For centuries, the color green has been associated with life, health, and nature. As a result of this widespread association between green and positive qualities such as growth, renewal, and prosperity, many people have found this color to be calming, refreshing, and uplifting—especially when used in the home or office.
In this article, we delve into the scientifically-backed psychological benefits of the color green. We then examine how bringing greenery, such as plants, into the workplace can allow you to reap these positive benefits.
The Psychological Impact of the Color Green
Like all colors, green has the ability to influence how people feel or perceive things. From lowering stress levels and increasing creativity to aiding with decision-making and healing, here are 6 of the main ways green impacts our psyche.
1. Green is associated with rest and healing
The color green can help you relax and sleep better, or aid with healing from a medical condition. As a result, green is often used in hospitals because of its calming effect on patients, as well as on the doctors and nurses who work there.
In a well-known study by Roger S. Ulrich, it was found that patients who stayed in hospital rooms with views of trees recovered more quickly than those who stayed in rooms with views of brick walls. Patients who could view the outdoors were discharged from the hospital more quickly, experienced fewer difficulties, and needed less pain medication than those who had to look at a wall.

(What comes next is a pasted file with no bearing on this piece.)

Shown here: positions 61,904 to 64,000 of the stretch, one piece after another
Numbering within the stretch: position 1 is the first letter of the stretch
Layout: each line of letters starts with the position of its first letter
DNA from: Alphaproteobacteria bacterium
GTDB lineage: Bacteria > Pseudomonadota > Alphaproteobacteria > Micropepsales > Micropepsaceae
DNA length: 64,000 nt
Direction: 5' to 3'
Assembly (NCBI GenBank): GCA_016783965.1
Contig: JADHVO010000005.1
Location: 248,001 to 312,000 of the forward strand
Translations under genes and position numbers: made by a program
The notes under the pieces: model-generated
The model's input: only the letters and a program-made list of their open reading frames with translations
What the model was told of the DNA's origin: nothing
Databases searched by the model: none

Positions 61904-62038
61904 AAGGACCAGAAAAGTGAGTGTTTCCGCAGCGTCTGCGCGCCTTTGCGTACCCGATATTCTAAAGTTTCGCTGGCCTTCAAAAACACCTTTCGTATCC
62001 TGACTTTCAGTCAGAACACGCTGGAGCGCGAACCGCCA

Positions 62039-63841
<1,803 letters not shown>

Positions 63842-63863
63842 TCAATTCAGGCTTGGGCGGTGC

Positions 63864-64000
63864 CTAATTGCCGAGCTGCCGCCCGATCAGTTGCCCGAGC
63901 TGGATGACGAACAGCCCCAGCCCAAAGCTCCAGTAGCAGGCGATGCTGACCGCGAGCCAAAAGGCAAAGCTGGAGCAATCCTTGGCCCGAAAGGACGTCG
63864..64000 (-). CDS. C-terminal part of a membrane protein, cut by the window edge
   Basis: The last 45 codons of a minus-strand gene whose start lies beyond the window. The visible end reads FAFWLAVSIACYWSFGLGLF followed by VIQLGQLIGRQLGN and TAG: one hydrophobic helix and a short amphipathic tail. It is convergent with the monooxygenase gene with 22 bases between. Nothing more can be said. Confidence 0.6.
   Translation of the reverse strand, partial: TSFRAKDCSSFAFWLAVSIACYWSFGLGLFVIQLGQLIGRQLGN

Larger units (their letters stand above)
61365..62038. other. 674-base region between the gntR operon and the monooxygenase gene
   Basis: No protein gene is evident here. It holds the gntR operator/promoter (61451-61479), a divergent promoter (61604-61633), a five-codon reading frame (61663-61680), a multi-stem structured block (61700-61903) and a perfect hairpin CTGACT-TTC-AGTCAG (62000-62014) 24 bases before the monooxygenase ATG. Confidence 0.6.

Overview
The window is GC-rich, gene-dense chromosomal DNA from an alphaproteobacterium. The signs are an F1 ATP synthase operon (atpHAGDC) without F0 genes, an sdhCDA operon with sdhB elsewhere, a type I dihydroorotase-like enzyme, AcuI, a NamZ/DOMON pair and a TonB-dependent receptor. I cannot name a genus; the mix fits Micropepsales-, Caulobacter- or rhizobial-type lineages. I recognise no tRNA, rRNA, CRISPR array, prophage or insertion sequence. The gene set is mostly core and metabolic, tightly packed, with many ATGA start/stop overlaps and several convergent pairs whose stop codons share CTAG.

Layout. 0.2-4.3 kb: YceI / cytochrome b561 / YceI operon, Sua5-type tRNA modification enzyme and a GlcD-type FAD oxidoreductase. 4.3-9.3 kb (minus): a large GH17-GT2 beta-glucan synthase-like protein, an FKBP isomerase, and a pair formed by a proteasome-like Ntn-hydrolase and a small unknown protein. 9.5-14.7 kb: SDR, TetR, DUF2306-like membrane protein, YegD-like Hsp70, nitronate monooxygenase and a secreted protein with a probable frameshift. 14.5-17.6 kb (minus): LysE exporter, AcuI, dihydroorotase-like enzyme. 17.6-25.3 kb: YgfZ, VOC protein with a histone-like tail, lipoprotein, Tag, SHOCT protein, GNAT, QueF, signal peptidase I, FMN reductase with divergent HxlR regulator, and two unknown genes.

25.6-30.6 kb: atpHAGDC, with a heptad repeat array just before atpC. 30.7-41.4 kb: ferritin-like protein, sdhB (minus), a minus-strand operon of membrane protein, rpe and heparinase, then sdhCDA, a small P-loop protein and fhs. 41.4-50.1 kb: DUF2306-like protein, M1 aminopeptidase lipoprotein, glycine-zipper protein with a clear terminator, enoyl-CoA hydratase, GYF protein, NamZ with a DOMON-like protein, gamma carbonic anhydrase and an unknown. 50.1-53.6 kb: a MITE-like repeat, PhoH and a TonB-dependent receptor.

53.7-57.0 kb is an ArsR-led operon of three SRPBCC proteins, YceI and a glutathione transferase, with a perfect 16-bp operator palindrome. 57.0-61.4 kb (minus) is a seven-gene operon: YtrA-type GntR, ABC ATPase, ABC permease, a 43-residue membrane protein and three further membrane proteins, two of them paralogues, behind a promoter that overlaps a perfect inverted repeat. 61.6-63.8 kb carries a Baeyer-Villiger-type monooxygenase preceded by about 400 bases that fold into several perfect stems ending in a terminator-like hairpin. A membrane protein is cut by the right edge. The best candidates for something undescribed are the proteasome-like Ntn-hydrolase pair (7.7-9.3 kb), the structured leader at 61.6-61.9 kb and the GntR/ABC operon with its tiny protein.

2. Green lowers stress levels and evokes calmness
Green has a soothing effect on the nervous system, promoting relaxation. A study from the University of Westminster has shown that spending time surrounded by greenery (in what’s known as a “Green Gym”) can boost your mood, reduce anxiety, and lift depression.
Green Gym participants improved their cortisol awakening response by 20 percent and reported that they felt noticeably calmer in their day-to-day life after just 8 weeks of involvement in the program.
3. Green is associated with nature and rebirth
Because green is often associated with nature, spring, and rebirth, it is seen to represent new beginnings and fresh starts.
The positive link with green, according to academics, is built in our brains from evolution. The earliest human beings learned that green in nature signaled a location where they could obtain their most important necessities: food, water, and shelter.
The color green is also closely tied to fertility and birth. Osiris, the ancient Egyptian deity of the underworld, birth, rebirth, agriculture, and fertility, was often depicted with a green face.
4. Green aids with decision-making and productivity
According to several studies, having green tones in your office may reduce burnout, while increasing creativity, productivity, and concentration.
Because of its sense of balance, green is also a color that encourages rational decisions and clear thinking. This is because it stimulates the left side of our brain, where we find our logical thinking skills. Additionally, it lessens eye tiredness, which promotes sustained focus and attentiveness.